The 8th son? Are you kidding me? – 1st Episode Review

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Synopsis: Ichinomiya Shingo, an everyday twenty-five-year-old office worker, wakes up as Wendelin, the 8th son of an impoverished noble family out in the sticks. He soon despairs at his lack of succession rights and knowledge to navigate the political world, but finds hope in his aptitude for magic. This is the story of that young man earning his keep and his freedom through magic, with no world saving involved, and spending quite a while escaping his solitude. Ultimately, it is also the story of him being unable to escape the shackles of society. (Official Crunchyroll Synopsis)

A true face of despair after learning you’re working overtime.

1st Episode Review (Warning: Minor Spoilers to Follow):

Tom: The 8th son? Are you kidding me? opens with a flash forward, offering audiences a glimpse of what the series will be like at some point in its future. We meet a teenage Wendelin being made to clear new areas for development by blowing away debris with his immense magical talent. Wendelin clearly doesn’t enjoy this work though, and retreats to his room where he’s then surrounded by a harem. It feels generic, typical and borderline uninteresting. Yet what follows is a well-paced first episode that eases the viewer, and Shingo himself, a typical Japanese Salaryman, into his new life as Wendelin, the 8th son of an impoverished, rural noble family.

Linny: The 8th son? reminds me of Ascendence of a Bookworm in that they’re both shows about isekai protagonists who find themselves in new families that are far less than ideal. When Shingo finds himself in the body of the child of a noble man, his father’s nobility is more of a title than tied to actual wealth. So much so that besides his two oldest brothers, every other son in the family is basically forced to renounce their nobility and go off on their own to make a living in the capital city. The family is so poor that their daily meals consists of hard brown bread and watery soup that they cannot even have seconds of. Shingo, now Wendelin, is quickly brought crashing down to earth, which makes for a very unique start in a sea of shows where reborn/world swapping heroes often find themselves in some cushy position or another, lauded as geniuses or super powered heroes from the get go.

So young, so jaded.

Tom: Shingo/Wendelin himself is a pretty bog standard Isekai main character. He’s your typical Japanese Salaryman; overworked and underappreciated, with nothing in his life tying him to this world. After seemingly passing away from overwork he finds himself reborn in the body of Wendelin, beginning his new fantasy life. What sets Shingo apart however, from more boring Isekai leads, isn’t merely his less than ideal position in this new life, but rather his reactions to it. Shingo feels more inquisitive, quick to disbelieve, and all around more lively and natural. He’s still an every man character, but those little moments breath a lot of life into his portrayal, even if he’s still but a ‘stock lead.’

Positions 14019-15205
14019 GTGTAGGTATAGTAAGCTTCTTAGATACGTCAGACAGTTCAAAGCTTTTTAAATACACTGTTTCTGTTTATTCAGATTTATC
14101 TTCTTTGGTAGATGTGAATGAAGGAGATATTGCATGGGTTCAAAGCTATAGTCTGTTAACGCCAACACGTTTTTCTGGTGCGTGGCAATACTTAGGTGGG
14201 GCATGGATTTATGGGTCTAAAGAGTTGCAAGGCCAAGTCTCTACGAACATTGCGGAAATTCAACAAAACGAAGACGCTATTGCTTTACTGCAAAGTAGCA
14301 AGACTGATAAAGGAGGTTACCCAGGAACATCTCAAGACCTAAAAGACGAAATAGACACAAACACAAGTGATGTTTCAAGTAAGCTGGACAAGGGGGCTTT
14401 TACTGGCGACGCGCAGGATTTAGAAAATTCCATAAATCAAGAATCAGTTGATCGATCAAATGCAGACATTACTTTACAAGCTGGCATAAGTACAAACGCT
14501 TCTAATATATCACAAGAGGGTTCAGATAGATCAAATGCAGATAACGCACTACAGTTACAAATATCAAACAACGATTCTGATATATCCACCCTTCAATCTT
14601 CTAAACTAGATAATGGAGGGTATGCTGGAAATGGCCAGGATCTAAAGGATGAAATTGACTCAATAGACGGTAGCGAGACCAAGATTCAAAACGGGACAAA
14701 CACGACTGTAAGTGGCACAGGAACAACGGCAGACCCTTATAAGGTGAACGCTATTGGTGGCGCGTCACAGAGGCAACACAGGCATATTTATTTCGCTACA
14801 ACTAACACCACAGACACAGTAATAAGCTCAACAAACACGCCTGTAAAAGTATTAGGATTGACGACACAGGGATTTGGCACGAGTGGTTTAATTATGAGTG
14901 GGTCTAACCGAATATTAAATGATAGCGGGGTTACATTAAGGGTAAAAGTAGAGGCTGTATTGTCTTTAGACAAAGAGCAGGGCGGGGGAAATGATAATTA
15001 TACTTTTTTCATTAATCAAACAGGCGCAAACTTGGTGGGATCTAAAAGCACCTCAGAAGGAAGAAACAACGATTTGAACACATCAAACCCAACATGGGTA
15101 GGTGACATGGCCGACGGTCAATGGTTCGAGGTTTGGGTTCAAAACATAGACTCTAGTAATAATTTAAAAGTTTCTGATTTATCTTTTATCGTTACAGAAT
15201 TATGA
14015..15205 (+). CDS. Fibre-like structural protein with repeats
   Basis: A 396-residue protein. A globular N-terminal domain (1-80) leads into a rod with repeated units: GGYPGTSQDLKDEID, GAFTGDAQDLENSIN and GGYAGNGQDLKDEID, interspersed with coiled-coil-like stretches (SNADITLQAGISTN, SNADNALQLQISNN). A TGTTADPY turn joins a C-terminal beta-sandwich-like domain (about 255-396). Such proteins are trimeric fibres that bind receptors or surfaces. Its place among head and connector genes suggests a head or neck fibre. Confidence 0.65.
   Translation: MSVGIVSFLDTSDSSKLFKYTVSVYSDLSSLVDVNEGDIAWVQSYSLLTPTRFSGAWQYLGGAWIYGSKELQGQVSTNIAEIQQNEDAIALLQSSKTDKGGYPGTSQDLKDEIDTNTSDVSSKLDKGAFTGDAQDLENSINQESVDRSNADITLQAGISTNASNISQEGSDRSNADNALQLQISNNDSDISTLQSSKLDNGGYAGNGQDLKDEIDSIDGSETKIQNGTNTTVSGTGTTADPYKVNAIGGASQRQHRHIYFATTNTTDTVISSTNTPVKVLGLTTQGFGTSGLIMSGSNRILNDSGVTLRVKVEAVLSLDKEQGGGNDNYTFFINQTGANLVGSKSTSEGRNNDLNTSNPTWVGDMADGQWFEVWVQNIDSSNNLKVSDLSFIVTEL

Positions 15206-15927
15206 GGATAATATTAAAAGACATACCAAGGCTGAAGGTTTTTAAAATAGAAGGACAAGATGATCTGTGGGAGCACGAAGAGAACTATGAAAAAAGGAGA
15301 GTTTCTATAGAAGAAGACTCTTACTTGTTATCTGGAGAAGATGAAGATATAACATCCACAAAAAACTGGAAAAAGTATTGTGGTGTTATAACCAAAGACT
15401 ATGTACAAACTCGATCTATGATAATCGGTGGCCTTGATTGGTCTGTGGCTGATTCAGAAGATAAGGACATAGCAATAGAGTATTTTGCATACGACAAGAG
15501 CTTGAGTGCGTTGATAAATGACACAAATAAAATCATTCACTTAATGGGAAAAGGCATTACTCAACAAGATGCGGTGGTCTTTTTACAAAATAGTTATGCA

Time to run, sir.

Linny: Based off this first episode, The 8th son seems poised to be about watching our protagonist’s journey learning magic and using that to make a living in this new world. What could make this show potentially interesting is injecting more of Wendelin’s personality filled reactions to the world around him as well as finding a good balance between its slice of life vibes and its magical elements to avoid feeling too generic or predictable in either category. However, the heavy emphasis on combat in the opening credits really tempers my expectations and makes me worry it will eventually degrade into a generic isekai/fantasy adventure story. For now, it’s definitely worth a look into if you’re not burnt out on Isekai just yet. The show does have some potential, thanks to a pretty steady and solid first episode that avoids one too many tropes. But if you’re hoping for something more unique, it might be better to wait for a mid series or final review to decide.

Tom: While I enjoyed this first episode, and would currently recommend the show, I do find myself apprehensive of what to expect going forward. What I found interesting was Wendelin’s slow, burgeoning understanding of this new world, coming to grips with his new family’s financial situation and the existence of magic. The flash forward felt far more typical power fantasy escapism and by episode’s end it’s not quite clear how fast we’ll be rushing to catch up to that flash forward. My hope is we continue to play it slow, letting at least the first few episodes act as an introduction to Wendelin, his magical ability, and training before we rush into the next phase of the story that feels far more generic. A good start, with a strong, relatable lead can help ease us into something much more by the books simply by making our hero someone we’re connected to, and eager to see succeed. Let’s hope we get some more time with kid Wendelin before rushing ahead.

Recommended: Outside of a ho-hum, typical Isekai flash forward, The 8th Son? Are You Kidding Me? starts with promise, easing us into its fantasy world through its likable, personable, every-man lead.

Recommended: The 8th Son? Are You Kidding Me? avoids being a generic isekai for now thanks to its protagonist’s unusual circumstances and amusing reactions to his new life.

 

 

 

 

 

 

 

 

 

 

 

 

 

 

 

The 8th Son? Are You Kidding Me? is available for streaming via Crunchyroll.com

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